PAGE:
IDLES: Finding Solace Amid the Frenzy
IDLES guitarist Mark Bowen greets me outside the Button Factory with a hug that would breathe life into dead arteries, defying an exhaustion that couldn’t be more evident.
It’s October 2018, Idles have just finished their first US tour and are now in the belly of a European one that has seen promoters scrambling for bigger venues due to demand, moving this Bristol ‘punk’ band to places that would accommodate larger, more diverse crowds than first expected... because this very particular brand of loud, soul bearing, uncompromisingly honest rock isn’t necessarily punk, Idles is something quite different.
In a short period just before we meet, the band has defied conventional chart logic by reaching number 5 with their second album, Joy is an Act of Resistance, infiltrating Spotify algorithms and bringing other bands with them in the process. They've given the populace a sneak peek of what one of their shows entails with a unique take on how one performs with Jools Holland, and in the months following our meeting, the band is announced to play at Glastonbury and nominated for Best Newcomer at the Brits which comes as no surprise to music fans, but baffles the Daily Mail.
Although they have been together 10 years, success has struck with both the speed and potential devastation of a yanked tablecloth, popularity bringing with it the pressures of fandom and a ravenous music industry. As Bowen explains, the band has been on the road for the guts of a year and a half with a two month break - during which they recorded the second album: “we’ve put ourselves in a situation that is absolutely abominable for one’s mental health: touring; turning up at a venue where there’s loads of alcohol; expectations from the media; expectations from each other; tired; missing your partner; missing your family; not getting to turn up at friends’ weddings... but it’s a work in progress and that’s the whole point of mental health.”
At this particular juncture, pressure seems to have come to a head and relations between Bowen and the band’s frontman and chief lyricist, Joe Talbot, are fraught. It’s a regular and not altogether unhealthy occurrence though, merely a result of Idles living their music: “It’s part and parcel of our nature. We're fiery and very brutal with each other and sometimes it can go too far. We don’t realise what we’re saying to each other is causing so much pain or anger.”
He explains how learning about each other’s idiosyncrasies has enabled them to better approach heightened points of tension such as this: “My defence mechanism would be to retreat whereas Joe would get angry and try to release it which is a recipe for disaster. Luckily we know we love each other and we’re not out to hurt each other so it’s just about managing what’s happened and coming to an understanding again.”
It is exactly this type of vulnerability and self-awareness that has made the music of Idles appeal so broadly. Topics which coloured the first album (Brutalism) included the death of Joe's mother, and the NHS while in Joy is an Act of Resistance, Joe sings about losing his child while topics like immigration and toxic masculinity feature heavily.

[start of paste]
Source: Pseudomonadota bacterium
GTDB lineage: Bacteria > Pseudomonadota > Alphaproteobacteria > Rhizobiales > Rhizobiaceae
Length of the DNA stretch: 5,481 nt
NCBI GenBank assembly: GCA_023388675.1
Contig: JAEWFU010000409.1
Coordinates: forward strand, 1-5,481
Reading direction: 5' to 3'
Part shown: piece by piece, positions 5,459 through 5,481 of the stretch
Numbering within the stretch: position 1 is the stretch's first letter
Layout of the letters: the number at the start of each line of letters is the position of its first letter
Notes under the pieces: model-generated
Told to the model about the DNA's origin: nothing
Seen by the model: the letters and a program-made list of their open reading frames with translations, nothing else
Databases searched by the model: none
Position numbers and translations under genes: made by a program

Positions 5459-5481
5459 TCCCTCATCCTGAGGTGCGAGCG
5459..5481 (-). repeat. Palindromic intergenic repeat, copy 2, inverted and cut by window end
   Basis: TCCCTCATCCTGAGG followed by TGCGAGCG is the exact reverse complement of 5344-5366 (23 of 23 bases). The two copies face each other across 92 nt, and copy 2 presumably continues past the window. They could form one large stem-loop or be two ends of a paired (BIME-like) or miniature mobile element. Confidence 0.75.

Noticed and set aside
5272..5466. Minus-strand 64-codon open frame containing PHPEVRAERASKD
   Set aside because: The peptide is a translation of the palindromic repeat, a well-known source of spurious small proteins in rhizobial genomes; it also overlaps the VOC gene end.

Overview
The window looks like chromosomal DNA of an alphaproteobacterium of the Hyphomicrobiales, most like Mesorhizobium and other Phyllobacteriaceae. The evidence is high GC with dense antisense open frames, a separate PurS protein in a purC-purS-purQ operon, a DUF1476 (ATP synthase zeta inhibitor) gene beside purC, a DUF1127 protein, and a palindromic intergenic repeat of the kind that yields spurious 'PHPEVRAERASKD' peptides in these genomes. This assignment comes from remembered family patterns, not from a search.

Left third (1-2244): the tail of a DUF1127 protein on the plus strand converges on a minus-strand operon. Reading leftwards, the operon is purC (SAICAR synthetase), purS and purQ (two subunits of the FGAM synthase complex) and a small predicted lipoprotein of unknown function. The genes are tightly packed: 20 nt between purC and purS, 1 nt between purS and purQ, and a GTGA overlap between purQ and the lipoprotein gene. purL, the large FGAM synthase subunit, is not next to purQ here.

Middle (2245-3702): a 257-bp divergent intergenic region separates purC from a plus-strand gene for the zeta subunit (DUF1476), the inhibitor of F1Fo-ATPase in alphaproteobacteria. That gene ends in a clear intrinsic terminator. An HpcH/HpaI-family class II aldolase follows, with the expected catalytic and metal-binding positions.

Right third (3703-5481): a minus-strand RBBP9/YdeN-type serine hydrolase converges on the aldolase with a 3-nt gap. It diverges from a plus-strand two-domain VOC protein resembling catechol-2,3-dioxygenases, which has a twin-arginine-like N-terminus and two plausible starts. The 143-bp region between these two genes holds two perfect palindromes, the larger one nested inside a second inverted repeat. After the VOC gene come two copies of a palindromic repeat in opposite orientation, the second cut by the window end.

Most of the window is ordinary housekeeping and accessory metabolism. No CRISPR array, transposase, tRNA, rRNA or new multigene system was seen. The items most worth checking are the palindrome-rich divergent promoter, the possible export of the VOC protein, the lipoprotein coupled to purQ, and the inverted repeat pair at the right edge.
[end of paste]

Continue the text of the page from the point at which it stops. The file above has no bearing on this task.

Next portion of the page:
We meet in Dublin at a point when public awareness of IDLES is manifesting itself in unexpected places - the gig before the Dublin date is reviewed in the Financial Times, and the band is beginning to pop up on popular radio shows in between hip hop and R&B tracks. After our coffee outside, Bowen leads us downstairs where we're greeted by Joe in what is a ‘much bigger dressing room than we’re used to’ as the other three band members (Adam Devonshire, Jon Beavis and Lee Kiernan) each quietly occupy an individual space in the room. Joe explains that while this mainstream success may come as a surprise to some, it’s very much part of the plan: “I want us to be one of those bands that were underground, became mainstream but changed the narrative. A bigger platform is just a bigger opportunity to change people’s hearts and minds while still being tasteful, and still being you.”
Joe speaks stridently about the positive impact his lyrics could have on society at large, but like Bowen he doesn’t shirk from admitting the burden and sheer workload of being in a popular band: “Mindfulness has gone out the window with the breadth of our success. You’re doing these huge shows and that’s a lot to properly go on in the back of your mind, you’re not thinking ‘how does that feel’ after the show… was that different?”
It’s also clear that the true face of success’s ugly bedfellow, fame, is looming large: “I don’t want to be famous, now - I’m realising. I don’t want to not be able to walk down the street. People have been saying that it must be hard to talk about your personal issues and I was thinking, no (it isn’t)... but I had never really thought about it being read by as many people as it is.”